Discontent (Lois Weber, Allen G. Siegler, 1916)
An intelligent and absorbing drama that takes a sensitive look at old age as well as examining the effect of class difference within a family. Old uncle J. Edwin Brown hates his life at his old folk’s home and is elated when his wealthy nephew invites him to come and live in his mansion. The family is welcoming but Brown finds the lifestyle too rich for his blood. Weber puts a lot of philosophy into a short running time in this poignant study.
Papageno (Lotte Reiniger, 1935)
The joyful bird catcher in Mozart’s The Magic Flute is the focus of this lovely short in which Reininger animates his adventures in the forest with excerpts from the operetta accompanying him on the soundtrack. The attention to detail in the design of characters and settings makes monochrome silhouettes feel lush and alive before your eyes.
ONLY IF YOU’RE CURIOUS
Miss Dundee and Her Performing Dogs (Alice Guy Blaché, 1902)
Guy-Blaché’s oeuvre includes a wealthy variety of features and shorts, narratives and novelties, and this one is the latter. For five minutes we get to enjoy the titular sideshow act, our lovely hostess prompting her various furry canine friends (and she has quite a few of them) to perform delightful tricks for the camera.
Making an American Citizen (Alice Guy Blaché, 1912)
Guy Blaché reportedly based this one on her own experience immigrating to the United States with her husband. An eastern European couple follow their neighbours’ advice to seek out a better life in America, but when they arrive find that the American dream makes some very harsh demands before allowing them their chance at prosperity. Expertly shot and performed.
Harlequin (Lotte Reiniger, 1931)
Reiniger was an animation artist whose style took the form of silhouettes, inventing an early version of the multiplane camera that she used for all her works. Best known for her feature film The Adventures of Prince Achmed, she also made this elegant short, a love story in which her paper cutouts have the flow and strength of ballet dancers.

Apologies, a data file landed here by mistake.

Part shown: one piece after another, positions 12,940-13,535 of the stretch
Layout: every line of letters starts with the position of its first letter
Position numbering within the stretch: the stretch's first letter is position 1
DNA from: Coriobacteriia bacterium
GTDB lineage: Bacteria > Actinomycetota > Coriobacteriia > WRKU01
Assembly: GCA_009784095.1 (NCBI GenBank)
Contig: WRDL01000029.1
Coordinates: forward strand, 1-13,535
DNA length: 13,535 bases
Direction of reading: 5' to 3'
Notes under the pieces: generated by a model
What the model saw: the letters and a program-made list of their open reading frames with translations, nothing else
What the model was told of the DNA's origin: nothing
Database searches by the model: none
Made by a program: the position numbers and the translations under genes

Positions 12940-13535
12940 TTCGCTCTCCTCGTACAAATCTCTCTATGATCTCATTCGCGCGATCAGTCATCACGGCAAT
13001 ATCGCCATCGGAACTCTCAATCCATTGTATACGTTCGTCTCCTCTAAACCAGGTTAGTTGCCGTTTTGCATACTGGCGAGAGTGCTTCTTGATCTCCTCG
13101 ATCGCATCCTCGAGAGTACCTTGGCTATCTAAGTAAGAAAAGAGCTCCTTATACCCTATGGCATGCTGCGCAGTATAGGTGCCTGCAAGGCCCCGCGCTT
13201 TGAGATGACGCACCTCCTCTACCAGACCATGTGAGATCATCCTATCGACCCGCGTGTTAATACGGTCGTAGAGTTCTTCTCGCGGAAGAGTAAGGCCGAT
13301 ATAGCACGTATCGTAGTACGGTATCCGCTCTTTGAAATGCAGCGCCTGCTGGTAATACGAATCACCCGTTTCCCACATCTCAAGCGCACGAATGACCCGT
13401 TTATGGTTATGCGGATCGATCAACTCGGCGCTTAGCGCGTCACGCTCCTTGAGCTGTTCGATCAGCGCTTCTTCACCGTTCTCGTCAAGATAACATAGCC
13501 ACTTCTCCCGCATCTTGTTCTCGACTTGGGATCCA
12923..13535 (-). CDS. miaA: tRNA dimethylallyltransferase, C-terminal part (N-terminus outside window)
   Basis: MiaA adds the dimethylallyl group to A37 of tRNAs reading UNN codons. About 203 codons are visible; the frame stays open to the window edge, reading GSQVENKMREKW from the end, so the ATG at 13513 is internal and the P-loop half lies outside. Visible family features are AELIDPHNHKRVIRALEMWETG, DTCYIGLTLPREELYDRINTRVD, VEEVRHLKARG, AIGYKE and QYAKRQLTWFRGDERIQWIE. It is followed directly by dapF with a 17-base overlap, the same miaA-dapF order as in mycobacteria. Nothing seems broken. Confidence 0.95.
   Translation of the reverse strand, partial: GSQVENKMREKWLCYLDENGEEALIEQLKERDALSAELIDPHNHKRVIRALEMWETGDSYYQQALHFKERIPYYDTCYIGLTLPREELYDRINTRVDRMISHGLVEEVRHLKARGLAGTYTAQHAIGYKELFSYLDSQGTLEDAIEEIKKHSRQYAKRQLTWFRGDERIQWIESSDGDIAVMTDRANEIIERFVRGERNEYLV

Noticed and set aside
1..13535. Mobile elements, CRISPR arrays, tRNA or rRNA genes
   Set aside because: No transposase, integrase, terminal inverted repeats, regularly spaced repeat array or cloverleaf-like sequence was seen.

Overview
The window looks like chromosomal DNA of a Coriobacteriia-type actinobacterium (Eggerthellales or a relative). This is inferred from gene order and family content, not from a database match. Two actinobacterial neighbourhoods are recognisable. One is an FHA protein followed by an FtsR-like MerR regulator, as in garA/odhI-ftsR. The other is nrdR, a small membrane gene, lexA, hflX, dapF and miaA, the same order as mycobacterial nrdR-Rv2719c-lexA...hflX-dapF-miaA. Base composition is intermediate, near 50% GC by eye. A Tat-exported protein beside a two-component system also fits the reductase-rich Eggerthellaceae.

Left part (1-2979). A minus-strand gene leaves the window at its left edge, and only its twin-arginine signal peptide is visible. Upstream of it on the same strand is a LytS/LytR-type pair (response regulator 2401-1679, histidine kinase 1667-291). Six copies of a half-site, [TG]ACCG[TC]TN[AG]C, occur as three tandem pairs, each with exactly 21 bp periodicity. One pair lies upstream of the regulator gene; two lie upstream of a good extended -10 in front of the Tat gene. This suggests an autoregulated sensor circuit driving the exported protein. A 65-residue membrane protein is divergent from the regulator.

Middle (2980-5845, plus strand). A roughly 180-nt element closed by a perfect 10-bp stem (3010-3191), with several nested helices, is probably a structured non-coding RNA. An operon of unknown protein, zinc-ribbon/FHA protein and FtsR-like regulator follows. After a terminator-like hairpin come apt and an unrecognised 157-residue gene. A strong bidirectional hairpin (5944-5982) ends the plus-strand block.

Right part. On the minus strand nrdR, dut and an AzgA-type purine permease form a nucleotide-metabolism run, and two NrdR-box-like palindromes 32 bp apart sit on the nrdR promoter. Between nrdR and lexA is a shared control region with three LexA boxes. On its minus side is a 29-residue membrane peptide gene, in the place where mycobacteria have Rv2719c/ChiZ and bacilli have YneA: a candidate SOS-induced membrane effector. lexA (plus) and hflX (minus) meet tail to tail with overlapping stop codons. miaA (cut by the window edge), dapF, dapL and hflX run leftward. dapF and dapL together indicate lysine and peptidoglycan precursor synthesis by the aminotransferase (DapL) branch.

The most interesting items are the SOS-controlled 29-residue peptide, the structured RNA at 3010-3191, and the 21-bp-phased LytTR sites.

A Night on Bald Mountain (Alexandre Alexeiff, Claire Parker, 1938)
Setting Mussorgky’s music to animation is more famously done in Disney’s Fantasia a few years later, but this is certainly the more haunting exploration of the piece, in which the directing couple use painstaking pin-screen animation to create all the scary things that come alive in the darkness of night.
Spook Sport (Mary Ellen Bute, Norman Mclaren, Ted Nemeth, 1939)
Camille Saint-Saëns’ Danse Macabre is set to beautiful, full-colour animation from Bute’s experimental imagination, with Canadian Oscar-winning filmmaker Norman McLaren painting the images directly on celluloid. The precision with which the sound and image work together is awe-inspiring.
The Star Prince (Madeline Brandeis, 1918)
Brandeis employs an entire cast of children in her film which accompanied the fairy tales she published in print around the same time. It’s a lovely morality tale about kindness and modesty in which a little boy who fell from a star and was raised by a humble farmer grows up to think himself better than all his peers. After cruelly rejecting the birth mother who comes to claim him, a fairy godmother turns him hideous and he realizes the error of his ways, but must travel to a faraway kingdom in order to save a princess from marrying an evil dwarf (who is, ironically, taller than the other actors). A few moments of inventive magic perks up an otherwise straightforward film.
Parabola (Mary Ellen Bute, Ted Nemeth, 1937)
Bute and Nemeth create ten minutes of footage examining the beauty of “nature’s poetry”, compiling a series of images of arcs and examining them from all angles. Aesthetically pleasing, highly experimental.